One of the more remarkable talents of the mammalian brain is its ability to convert photons from visual scenes into interpretable patterns of neural signals in the visual cortex. The rules of this conversion of information have been well studied since the mid-20th century and the advent of direct electrical recordings from the brain. In the early 2000s, visual cortex was reported to employ what is called “sparse coding” where only a relatively small group of highly active neurons are recruited to represent a visual scene. However, the sparse coding model raised some perplexing questions. How do such a small number of neurons ensure reliable image representation? Wouldn't there be too few cells to represent complex scenes? And of relevance to the person viewing a scene, how do higher brain areas use an optimal decoder to “read-out” the sparse activity patterns in visual cortex and extract meaning from the visual world? A research team at The University of Tokyo Graduate School of Medicine and the International Research Center for Neurointelligence led by Kenichi Ohki investigated these problems using new methods drawn from cellular-scale imaging and reconstructive modeling of neuronal responses mirroring how the brain might read-out sparse activity patterns. The study was recently published in the journal Nature Communications. The researchers first confirmed that sparse coding indeed occurred in visual cortex in response to natural images like flowers or animals using their recording method of two-photon calcium imaging of mice that had been introduced with a chemical or a genetically encoded calcium indicator. Interestingly, the researchers found that single images could be decoded from a surprisingly small number of highly active neurons (Fig. 1) and adding further neuronal activity made the images worse (Fig. 2). The reason for this optimal decoding was the high diversity of overlapping response properties for each individual cell, termed receptive fields, that provided full, redundant coverage of the range of visual features in the natural images. These properties allowed the visual cortex to remain robust to trial to trial variability for coverage of a given receptive field, yet maintain reliable representation using only a few highly active neurons (Fig. 3). These findings highlight the remarkable efficiency of the brain for information processing. A recent major advance in AI uncovered a similar mechanism called “drop out” in deep network learning, where a virtual neuron is randomly removed from the network to avoid overfitting. However, the biological visual cortex remains far more effective in learning and memory than the best computer algorithms, so further principles are expected to emerge from ongoing studies that may one day help scientists to truly understand how the brain “sees”.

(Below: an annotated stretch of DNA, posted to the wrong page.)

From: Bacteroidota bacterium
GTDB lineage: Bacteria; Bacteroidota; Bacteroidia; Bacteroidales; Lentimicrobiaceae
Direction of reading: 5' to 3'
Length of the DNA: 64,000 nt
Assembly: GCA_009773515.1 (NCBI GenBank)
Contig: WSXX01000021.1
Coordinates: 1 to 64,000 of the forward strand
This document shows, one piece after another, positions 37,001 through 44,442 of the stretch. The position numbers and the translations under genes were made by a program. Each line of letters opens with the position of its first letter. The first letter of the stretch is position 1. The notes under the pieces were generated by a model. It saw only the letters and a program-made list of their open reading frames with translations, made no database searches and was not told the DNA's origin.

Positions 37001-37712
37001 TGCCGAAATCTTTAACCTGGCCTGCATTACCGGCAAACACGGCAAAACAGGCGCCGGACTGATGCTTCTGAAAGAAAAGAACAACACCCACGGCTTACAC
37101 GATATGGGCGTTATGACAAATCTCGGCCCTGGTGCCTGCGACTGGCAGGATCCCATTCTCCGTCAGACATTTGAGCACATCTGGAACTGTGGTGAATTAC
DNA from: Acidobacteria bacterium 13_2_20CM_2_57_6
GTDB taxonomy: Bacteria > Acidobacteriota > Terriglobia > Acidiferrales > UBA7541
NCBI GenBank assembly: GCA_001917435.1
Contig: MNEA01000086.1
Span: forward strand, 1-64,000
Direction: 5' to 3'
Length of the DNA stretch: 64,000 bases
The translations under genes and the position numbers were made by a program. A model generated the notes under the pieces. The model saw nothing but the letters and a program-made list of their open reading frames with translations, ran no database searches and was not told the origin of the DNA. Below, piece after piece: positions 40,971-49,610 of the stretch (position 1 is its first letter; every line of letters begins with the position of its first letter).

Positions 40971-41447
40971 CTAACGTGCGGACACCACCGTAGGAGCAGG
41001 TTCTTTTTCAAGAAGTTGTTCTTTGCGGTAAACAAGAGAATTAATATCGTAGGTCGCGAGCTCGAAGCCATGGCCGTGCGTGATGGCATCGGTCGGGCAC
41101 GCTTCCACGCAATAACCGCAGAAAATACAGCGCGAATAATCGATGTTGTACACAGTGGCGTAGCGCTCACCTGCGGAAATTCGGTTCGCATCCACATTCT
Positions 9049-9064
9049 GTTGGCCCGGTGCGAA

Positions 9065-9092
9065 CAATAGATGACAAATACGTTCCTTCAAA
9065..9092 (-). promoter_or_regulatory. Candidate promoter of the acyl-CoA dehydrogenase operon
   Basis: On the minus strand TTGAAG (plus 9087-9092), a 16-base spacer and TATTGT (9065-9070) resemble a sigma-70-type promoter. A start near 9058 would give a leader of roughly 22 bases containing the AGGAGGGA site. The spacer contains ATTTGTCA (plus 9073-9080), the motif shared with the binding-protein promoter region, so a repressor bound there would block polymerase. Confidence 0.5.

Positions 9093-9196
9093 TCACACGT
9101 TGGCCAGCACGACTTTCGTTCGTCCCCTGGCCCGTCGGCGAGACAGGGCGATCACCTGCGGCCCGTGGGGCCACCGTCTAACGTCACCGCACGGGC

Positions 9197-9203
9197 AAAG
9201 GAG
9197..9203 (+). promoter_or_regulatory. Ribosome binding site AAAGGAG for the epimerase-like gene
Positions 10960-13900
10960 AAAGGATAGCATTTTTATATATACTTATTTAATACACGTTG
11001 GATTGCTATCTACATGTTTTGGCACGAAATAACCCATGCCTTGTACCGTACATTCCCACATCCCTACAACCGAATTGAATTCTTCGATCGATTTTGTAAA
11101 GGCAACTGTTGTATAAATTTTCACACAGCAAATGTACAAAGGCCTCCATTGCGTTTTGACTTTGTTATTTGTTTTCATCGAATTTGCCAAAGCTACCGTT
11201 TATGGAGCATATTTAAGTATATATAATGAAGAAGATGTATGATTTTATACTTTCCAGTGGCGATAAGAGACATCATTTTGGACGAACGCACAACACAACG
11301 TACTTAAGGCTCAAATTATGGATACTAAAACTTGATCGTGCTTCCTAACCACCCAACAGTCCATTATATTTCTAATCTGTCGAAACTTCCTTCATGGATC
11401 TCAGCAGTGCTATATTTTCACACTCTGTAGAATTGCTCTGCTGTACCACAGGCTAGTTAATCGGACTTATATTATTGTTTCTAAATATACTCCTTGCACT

Correspondent: Charles Yokoyama, Ph.D., IRCN Science Writing Core

Reference: Yoshida, T., Ohki, K., (2020) Natural images are reliably represented by sparse and variable populations of neurons in visual cortex. Nature Communications 11(1):872, DOI: 10.1038/s41467-020-14645-x

Fig. 1. Using two-photon calcium imaging, neural activity was recorded while the mouse viewed natural images. Based on this neural activity, a computer reconstructed the images.

Fig. 2. A single image could be reconstructed from a surprisingly small number of neurons.

Fig. 3. Images were reliably reconstructed from multiple viewings (bottom panels) despite differences in neural activity between individual viewings (top panels). Circle position and brightness in the top panels indicate cell position and response amplitude, respectively.

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Professor Kenichi Ohki, M.D., Ph.D.
Graduate School of Medicine
International Research Center for Neurointelligence (IRCN)
The University of Tokyo

Mayuki Satake
Public Relations
International Research Center for Neurointelligence (IRCN)
The University of Tokyo Institutes for Advanced Study